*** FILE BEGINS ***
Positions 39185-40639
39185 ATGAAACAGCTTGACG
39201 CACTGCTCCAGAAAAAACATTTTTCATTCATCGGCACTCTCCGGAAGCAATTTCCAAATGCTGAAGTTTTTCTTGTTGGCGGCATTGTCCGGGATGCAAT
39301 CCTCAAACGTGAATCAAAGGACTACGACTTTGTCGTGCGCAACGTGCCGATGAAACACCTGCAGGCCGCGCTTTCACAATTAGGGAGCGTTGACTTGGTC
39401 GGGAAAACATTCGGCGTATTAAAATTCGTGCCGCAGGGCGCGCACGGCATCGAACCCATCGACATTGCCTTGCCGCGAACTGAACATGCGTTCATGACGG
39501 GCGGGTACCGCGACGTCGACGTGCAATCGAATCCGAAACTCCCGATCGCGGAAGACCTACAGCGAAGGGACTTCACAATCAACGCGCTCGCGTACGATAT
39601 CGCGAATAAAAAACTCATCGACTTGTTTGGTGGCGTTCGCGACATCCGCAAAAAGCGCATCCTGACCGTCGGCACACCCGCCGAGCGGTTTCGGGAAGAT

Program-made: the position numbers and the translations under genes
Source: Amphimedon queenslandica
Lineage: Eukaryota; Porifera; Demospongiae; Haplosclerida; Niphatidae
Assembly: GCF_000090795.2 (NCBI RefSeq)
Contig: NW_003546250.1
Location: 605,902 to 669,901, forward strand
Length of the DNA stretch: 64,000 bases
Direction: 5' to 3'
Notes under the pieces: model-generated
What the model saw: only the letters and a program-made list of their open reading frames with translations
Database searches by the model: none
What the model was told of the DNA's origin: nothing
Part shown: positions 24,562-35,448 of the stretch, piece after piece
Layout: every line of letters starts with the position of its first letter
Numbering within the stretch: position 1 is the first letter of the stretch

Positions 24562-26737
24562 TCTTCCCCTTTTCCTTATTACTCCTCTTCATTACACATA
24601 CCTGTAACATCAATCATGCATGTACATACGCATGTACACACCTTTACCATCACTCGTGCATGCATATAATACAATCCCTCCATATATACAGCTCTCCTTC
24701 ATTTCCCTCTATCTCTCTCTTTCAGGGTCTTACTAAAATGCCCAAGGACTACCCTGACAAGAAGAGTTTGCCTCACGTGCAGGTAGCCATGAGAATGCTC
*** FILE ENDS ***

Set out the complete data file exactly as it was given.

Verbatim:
Positions 39185-40639
39185 ATGAAACAGCTTGACG
39201 CACTGCTCCAGAAAAAACATTTTTCATTCATCGGCACTCTCCGGAAGCAATTTCCAAATGCTGAAGTTTTTCTTGTTGGCGGCATTGTCCGGGATGCAAT
39301 CCTCAAACGTGAATCAAAGGACTACGACTTTGTCGTGCGCAACGTGCCGATGAAACACCTGCAGGCCGCGCTTTCACAATTAGGGAGCGTTGACTTGGTC
39401 GGGAAAACATTCGGCGTATTAAAATTCGTGCCGCAGGGCGCGCACGGCATCGAACCCATCGACATTGCCTTGCCGCGAACTGAACATGCGTTCATGACGG
39501 GCGGGTACCGCGACGTCGACGTGCAATCGAATCCGAAACTCCCGATCGCGGAAGACCTACAGCGAAGGGACTTCACAATCAACGCGCTCGCGTACGATAT
39601 CGCGAATAAAAAACTCATCGACTTGTTTGGTGGCGTTCGCGACATCCGCAAAAAGCGCATCCTGACCGTCGGCACACCCGCCGAGCGGTTTCGGGAAGAT

Program-made: the position numbers and the translations under genes
Source: Amphimedon queenslandica
Lineage: Eukaryota; Porifera; Demospongiae; Haplosclerida; Niphatidae
Assembly: GCF_000090795.2 (NCBI RefSeq)
Contig: NW_003546250.1
Location: 605,902 to 669,901, forward strand
Length of the DNA stretch: 64,000 bases
Direction: 5' to 3'
Notes under the pieces: model-generated
What the model saw: only the letters and a program-made list of their open reading frames with translations
Database searches by the model: none
What the model was told of the DNA's origin: nothing
Part shown: positions 24,562-35,448 of the stretch, piece after piece
Layout: every line of letters starts with the position of its first letter
Numbering within the stretch: position 1 is the first letter of the stretch

Positions 24562-26737
24562 TCTTCCCCTTTTCCTTATTACTCCTCTTCATTACACATA
24601 CCTGTAACATCAATCATGCATGTACATACGCATGTACACACCTTTACCATCACTCGTGCATGCATATAATACAATCCCTCCATATATACAGCTCTCCTTC
24701 ATTTCCCTCTATCTCTCTCTTTCAGGGTCTTACTAAAATGCCCAAGGACTACCCTGACAAGAAGAGTTTGCCTCACGTGCAGGTAGCCATGAGAATGCTC